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(New York) - The Pakistani government must end the arbitrary detention of the chief justice of the Supreme Court and cease the police crackdown on lawyers staging peaceful protests, Human Rights Watch said today.

On March 9, Pakistan’s President General Pervez Musharraf summoned Chief Justice Iftikhar Muhammad Chaudhry to his office and effectively dismissed him for alleged “misuse of office.” The government subsequently declared the chief justice to be “non-functional” and has held him incommunicado at his official residence. It appears Justice Chaudhry has refused to resign.

Human Rights Watch said the government’s dismissal and detention of the chief justice contravened provisions for the removal of judges under Pakistan’s constitution and severely undermined judicial independence in the country.

Human Rights Watch called for Justice Chaudhry’s immediate release from illegal detention.

“By brazenly and unlawfully dismissing, detaining and humiliating the chief justice of the Supreme Court, President Musharraf has created a constitutional crisis at the judiciary’s expense,” said Ali Dayan Hasan, South Asia researcher for Human Rights Watch. “Musharraf has undermined judicial independence before and nothing could make that more clear than his arrest of the Chief Justice.”

The government has not released any details of the charges and is presenting a legal reference against the chief justice to Pakistan’s Supreme Judicial Council, a body constitutionally mandated to hear complaints against the senior judiciary, on March 13. Justice Chaudhry, Pakistan’s bar associations and human rights groups have demanded a public hearing. The government said that the hearing will be in camera and hence closed to the public.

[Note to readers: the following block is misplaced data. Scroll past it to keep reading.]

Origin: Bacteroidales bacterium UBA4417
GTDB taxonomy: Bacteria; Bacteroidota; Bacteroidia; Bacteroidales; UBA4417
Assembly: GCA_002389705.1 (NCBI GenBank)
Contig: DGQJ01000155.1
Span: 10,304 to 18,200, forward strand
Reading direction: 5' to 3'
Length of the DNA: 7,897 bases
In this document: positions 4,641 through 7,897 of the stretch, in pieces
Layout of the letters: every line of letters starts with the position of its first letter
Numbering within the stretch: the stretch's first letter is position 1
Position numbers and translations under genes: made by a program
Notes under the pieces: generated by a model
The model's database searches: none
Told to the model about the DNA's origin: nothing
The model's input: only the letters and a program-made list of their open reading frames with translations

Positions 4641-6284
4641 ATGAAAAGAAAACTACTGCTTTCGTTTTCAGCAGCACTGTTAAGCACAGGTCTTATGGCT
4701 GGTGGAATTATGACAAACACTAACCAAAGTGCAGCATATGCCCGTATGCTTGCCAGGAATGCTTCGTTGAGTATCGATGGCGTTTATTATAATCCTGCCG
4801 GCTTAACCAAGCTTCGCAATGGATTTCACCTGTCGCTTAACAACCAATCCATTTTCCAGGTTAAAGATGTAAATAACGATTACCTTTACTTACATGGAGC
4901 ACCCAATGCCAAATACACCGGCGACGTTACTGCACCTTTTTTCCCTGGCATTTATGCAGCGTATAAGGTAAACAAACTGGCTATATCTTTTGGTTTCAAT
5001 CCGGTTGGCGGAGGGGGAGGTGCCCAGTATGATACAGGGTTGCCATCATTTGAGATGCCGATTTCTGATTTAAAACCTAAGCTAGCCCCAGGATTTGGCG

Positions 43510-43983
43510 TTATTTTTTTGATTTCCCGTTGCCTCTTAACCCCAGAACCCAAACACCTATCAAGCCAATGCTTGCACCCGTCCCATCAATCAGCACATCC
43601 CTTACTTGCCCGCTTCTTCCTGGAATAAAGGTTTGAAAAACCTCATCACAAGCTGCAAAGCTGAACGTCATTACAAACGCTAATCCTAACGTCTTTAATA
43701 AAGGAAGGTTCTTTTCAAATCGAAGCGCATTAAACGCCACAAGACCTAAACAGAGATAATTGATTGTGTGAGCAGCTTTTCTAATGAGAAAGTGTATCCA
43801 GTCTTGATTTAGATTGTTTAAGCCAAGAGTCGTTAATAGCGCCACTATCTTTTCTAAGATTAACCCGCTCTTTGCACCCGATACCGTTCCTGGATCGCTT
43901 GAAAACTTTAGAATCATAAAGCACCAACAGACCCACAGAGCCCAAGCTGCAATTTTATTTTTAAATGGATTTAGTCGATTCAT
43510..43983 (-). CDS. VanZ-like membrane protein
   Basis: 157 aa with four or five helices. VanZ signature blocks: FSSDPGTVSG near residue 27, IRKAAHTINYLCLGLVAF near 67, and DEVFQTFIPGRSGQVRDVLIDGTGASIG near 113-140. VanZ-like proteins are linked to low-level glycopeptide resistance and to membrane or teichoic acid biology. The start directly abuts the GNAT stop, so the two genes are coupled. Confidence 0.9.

“The Pakistani government must allow Justice Chaudhry a fair, open hearing where he has adequate opportunity to study the charges leveled and benefit from legal advice,” said Hasan. “Anything less will amount to a mockery of justice.”

On March 12, lawyers across Pakistan protested the arrest and detention of the chief justice by boycotting court proceedings and holding peaceful demonstrations. Police in the central Pakistani city of Lahore violently broke up one of the largest demonstrations ever by high court lawyers in Pakistan. Eyewitnesses told Human Rights Watch that protestors were peacefully marching down a main thoroughfare when police used batons to break up the procession. At least 20 lawyers were injured and some 50 have been arrested.

“The brutal assault on lawyers demonstrating for the chief justice raises bigger issues about the rule of law in Pakistan,” said Hasan. “The government needs to respond to this by taking appropriate action against those government officials responsible.”

Human Rights Watch said that the move to oust Justice Chaudhry points towards the Pakistani government’s determination to ensure control over the judiciary in the run up to elections due by the end of the year. Although Musharraf had appointed Justice Chaudhry in 2005, the judge has subsequently come to be regarded as a controversial figure who has attempted to assert judicial independence. Recently, he has taken up several human rights cases including initiating proceedings in cases involving enforced disappearances.

Research by Human Rights Watch indicates a pattern of “disappearances” in Pakistan involving US complicity in the abduction of individuals in the “global war on terror” and their interrogations by US law enforcement agents in illegal detention centers run by the Pakistani military’s Inter Services Intelligence (ISI) agency.

Human Rights Watch called upon the United States and other governments to urge President Musharraf to promptly take meaningful steps to restore respect for the rule of law in Pakistan, including the release of the chief justice.

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